When I was a freshman, Mountain Day was more of a myth to me than an actual event. There was a poster at Lobsterfest, letting people guess when Mountain Day was, and every now and again I would hear not-so-quiet conversation about the actual date. Plus, there was an art to the speculation. Everyone had their own telltale sign that let them know Mountain Day was tomorrow. But most of these speculators forgot the one important fact about Mountain Day: It is always tomorrow.
Of course when Mountain Day did come it was amazing! After all, it’s a day off from the rigors of academics and, for once, a day to sleep in. It provides an opportunity to rest, to have a break right before Midterms begin, and it can also be a catch up day, a time to study for the upcoming Calculus test or to work on an Organic Chemistry pre-lab. Whatever reason the students of Juniata College have for wanting or needing Mountain Day, they all let loose a collective sigh of relief, as the news of Mountain Day echoes across Campus.
For me, Mountain Day this year was meant to be a day to catch up on homework. But fate had other plans, and instead I spent most of the day catching up on sleep and friends. Looking back (a mere three days later) that is really what I needed. As classes get deeper into material and professors begin to expect more from their students as they get into the groove, we often lose track of some aspects of our lives. We forget to call home because we might have an essay due the next day that we have to finish (or start). Sometimes we even neglect our friends because we are so busy with keeping up with work that any free time that we have is dedicated to homework, a job, or sleep.
I found myself exhausted on Mountain Day from lack of sleep and from not having enough contact with my friends. They are the people who keep me from getting homesick, the people I confide in, and the ones who help me to hurdle barriers when I cannot do it on my own. Sitting under a tree at Raystown Lake, I was able to slow down and to even stop a minute and reflect on my first month as a sophomore, to be able to take just a moment to appreciate the people I have surrounded myself with here at Juniata. College is an amazing experience, and the one Juniata offers is unique in so many ways, but it does not come without its trials. Days like Mountain Day offer a respite from the rigors of everyday college life and life in general.
So my advice for next Mountain Day… just see where it takes you. In the end you might find that what you did was more worthwhile than what you had planned.
I was terrified to come to Juniata.
Okay, terrified might be a bit of an exaggeration, but I was scared. I had never been away from my family for more than a week and a half before, and unlike most college freshmen, I wasn’t in the business of actively trying to get away from them.
Juniata is exactly three hours from my hometown of Springfield, Virginia. It doesn’t sound like much, but it’s a really long walk if you don’t have a car. My mom wanted me to get adjusted to campus life, so “See you at family weekend!” is what my family said. Now don’t get me wrong, I love my mom and I appreciate that she did that because she was right to leave me some time to get adjusted, but family weekend was a month and a half away. That’s a staggering amount of time to stare in the face. So what did I do? I tried to keep busy, and if I hadn’t already had that in my mind as a plan, Inbound had it in mind for me.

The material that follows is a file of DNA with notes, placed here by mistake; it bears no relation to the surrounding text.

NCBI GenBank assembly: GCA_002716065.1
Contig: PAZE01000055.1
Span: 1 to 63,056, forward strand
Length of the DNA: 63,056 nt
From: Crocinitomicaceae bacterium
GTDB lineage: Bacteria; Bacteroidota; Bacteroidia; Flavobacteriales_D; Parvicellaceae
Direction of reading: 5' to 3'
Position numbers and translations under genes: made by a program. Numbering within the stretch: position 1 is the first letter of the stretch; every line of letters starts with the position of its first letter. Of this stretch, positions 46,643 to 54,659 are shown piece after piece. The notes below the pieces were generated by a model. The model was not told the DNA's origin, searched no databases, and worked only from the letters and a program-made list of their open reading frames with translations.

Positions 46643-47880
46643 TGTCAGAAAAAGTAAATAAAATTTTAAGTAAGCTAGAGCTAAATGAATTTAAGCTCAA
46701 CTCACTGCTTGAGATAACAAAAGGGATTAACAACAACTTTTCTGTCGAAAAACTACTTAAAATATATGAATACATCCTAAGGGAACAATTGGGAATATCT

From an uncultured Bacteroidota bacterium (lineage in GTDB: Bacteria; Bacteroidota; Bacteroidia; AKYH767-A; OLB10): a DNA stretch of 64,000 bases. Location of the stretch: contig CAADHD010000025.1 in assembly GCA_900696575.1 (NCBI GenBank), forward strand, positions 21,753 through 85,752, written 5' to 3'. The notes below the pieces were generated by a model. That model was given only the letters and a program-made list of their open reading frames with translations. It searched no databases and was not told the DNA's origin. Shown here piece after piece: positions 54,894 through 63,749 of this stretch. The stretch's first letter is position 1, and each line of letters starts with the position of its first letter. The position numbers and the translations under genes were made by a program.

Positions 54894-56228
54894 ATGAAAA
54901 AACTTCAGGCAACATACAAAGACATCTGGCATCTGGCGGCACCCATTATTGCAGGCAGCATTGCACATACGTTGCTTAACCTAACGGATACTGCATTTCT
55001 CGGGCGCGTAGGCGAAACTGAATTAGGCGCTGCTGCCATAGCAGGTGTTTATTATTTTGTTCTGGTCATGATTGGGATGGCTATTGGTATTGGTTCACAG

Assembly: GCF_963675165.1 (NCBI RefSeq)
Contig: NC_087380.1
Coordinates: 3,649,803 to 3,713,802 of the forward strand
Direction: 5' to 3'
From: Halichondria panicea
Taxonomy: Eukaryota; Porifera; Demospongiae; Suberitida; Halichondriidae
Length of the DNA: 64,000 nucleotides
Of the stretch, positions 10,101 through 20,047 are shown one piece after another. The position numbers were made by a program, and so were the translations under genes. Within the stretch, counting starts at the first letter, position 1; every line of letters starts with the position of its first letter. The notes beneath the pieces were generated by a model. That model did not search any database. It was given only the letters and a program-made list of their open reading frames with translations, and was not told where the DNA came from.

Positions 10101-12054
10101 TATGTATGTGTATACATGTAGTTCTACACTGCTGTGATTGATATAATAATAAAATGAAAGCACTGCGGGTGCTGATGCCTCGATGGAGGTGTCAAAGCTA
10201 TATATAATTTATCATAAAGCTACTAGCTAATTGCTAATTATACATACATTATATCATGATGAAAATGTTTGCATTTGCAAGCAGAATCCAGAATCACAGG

Inbound was a great time, but my group didn’t quite stick together as I had hoped it would. Alas, I was friendless and in possession of free time – a horrible combination. This is where step two of my plan to survive a month and half without my family came in: I would have to be outgoing. So out I went. As it turns out, what everyone tells you is true. It is insanely easy to make friends in the beginning of college. Honestly, I think it would be more challenging to not make friends. Between classes, groups of friends, and clubs after Lobsterfest came around, I was certainly (and still am) very busy.
Somewhere in all of that business, I forgot that I was supposed to be sad, homesick, or whatever I expected to be. I was busy going to the Farmer’s Market or hiking down to the river. I was preoccupied playing late night pool in Eagles Landing and listening to speakers from The Wildlife Society. In all of that shuffle, any glimpse of tears was lost.
I still miss my family in Virginia. I miss sitting on the couch with my Mom and sister, going on meandering car rides with my brother, and eating dinner together. Of course I miss that. I think everyone does. But in keeping busy, I found a family here too. We watch movies together, go on long car rides (we go to Wal-Mart, but we’ll call it long), and everyday we try to sit down to eat dinner together. I’m starting to realize that when I go home, I’ll miss my family here as much as I missed my family when I left.
Over the summer, I had the opportunity to intern at Capital BlueCross, a leading health insurance company located in Harrisburg, Pa. Although my POEs are Health Communication and Psychology, I have worked in Juniata’s marketing department for the last two years, so I decided to intern with Capital BlueCross’ market research team. Little did I know, market research is much different than marketing, so I had a lot to learn! In addition to learning the skills required for market research, I also learned a great deal about myself.
On the first day of the internship, I walked somewhat hesitantly through the big glass doors because, I’ll admit, this was my first time actually seeing the building. My interview was over the phone, so I didn’t see the building until my first day on the job. I was also surprised to find 25 other students waiting in the lobby to begin their internships as well. This was when I discovered that Capital BlueCross has a huge corporate internship program with students employed in almost every department. And here I thought that I would be their only intern, which leads to Lesson #1: Research the company’s internship program a little more so that you are adequately prepared for your first day.